I have been researching this line with my cousin Jeff this week after a brief hiatus. We knew that Celia had died young, and we thought that if we could locate her death date we could clear up any question in parentage. I did a Google search for her again and came across a link to The American Reports Containing All Decisions of General Interest Decided in The Courts of Last Resort of the Several States with Notes and References, Vol. 18 by Isaac Grant Thompson. (Whew!) This is a list of decisions from the Supreme Courts in various states to include some from the Illinois Supreme Court. On page 589 begins a discussion of Butler vs. Heustis.
The individuals involved are better known as William M. Butler, Sr. versus his sister, Altieri Huestis. I am not a lawyer, so the discussion of the actual case is a bit over my head, but the gist is that William had put some land in to a trust for Celia's use. She then died and funky phrasing in her will left her intentions for the land questionable. Why William is fighting with his sister over land is beyond me at this point. But this post isn't about William's legal issues. Further in the opinion I find:
Chicago Marriage and Death Index, compiled by Sam Fink. This is a database of marriage and death mentions in local Chicago newspapers, that was added to Ancestry.com in late 2011.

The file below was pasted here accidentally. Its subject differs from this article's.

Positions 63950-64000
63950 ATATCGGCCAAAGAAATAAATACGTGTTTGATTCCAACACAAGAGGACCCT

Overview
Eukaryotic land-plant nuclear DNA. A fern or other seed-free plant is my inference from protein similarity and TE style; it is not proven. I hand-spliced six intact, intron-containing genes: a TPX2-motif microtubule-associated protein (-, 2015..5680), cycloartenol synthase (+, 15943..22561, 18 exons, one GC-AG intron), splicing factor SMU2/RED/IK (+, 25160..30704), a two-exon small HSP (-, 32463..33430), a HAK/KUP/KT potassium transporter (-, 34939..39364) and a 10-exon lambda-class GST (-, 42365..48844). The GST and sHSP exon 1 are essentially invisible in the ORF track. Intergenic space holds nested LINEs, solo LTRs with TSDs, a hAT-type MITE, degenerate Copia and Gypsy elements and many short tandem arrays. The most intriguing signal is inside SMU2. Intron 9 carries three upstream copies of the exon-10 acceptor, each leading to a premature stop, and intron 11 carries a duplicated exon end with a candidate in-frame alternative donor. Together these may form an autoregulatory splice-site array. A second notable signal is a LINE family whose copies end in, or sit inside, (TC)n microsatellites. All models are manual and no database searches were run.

post on this wonderful resource. Celia's death announcement was found in the Chicago Times and the Chicago Tribune. I was not able to find the Chicago Times version, but did locate her death announcement in Tribune on Fold3.com.
After a year of looking, I finally found it. But what does this mean to my research? Celia Butler, William's first wife, was still alive when the first three children attributed to his second wife were born. So did they have some type of understanding? "I'll set you up with land if you'll move to the suburbs, live with your family and pretend like I'm not having babies with another woman?" This wouldn't really matter to me if my second great-grandfather were not one of the children in question. Like I said: Brick wall begets brick wall begets brick wall.